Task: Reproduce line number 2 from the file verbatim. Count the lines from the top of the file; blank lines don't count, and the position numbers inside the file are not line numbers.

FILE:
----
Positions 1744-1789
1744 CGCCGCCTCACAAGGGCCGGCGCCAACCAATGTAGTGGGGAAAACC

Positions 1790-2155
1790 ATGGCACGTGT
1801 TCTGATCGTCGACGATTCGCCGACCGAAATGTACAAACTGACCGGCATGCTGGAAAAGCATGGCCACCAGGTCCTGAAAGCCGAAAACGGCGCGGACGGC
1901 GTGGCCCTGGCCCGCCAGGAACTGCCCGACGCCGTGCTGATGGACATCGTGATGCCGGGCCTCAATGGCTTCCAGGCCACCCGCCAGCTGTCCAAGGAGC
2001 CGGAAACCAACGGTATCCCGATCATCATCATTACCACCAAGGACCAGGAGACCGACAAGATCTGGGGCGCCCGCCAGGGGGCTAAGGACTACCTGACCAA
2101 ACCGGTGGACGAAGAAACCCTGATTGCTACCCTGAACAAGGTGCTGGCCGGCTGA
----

1744 CGCCGCCTCACAAGGGCCGGCGCCAACCAATGTAGTGGGGAAAACC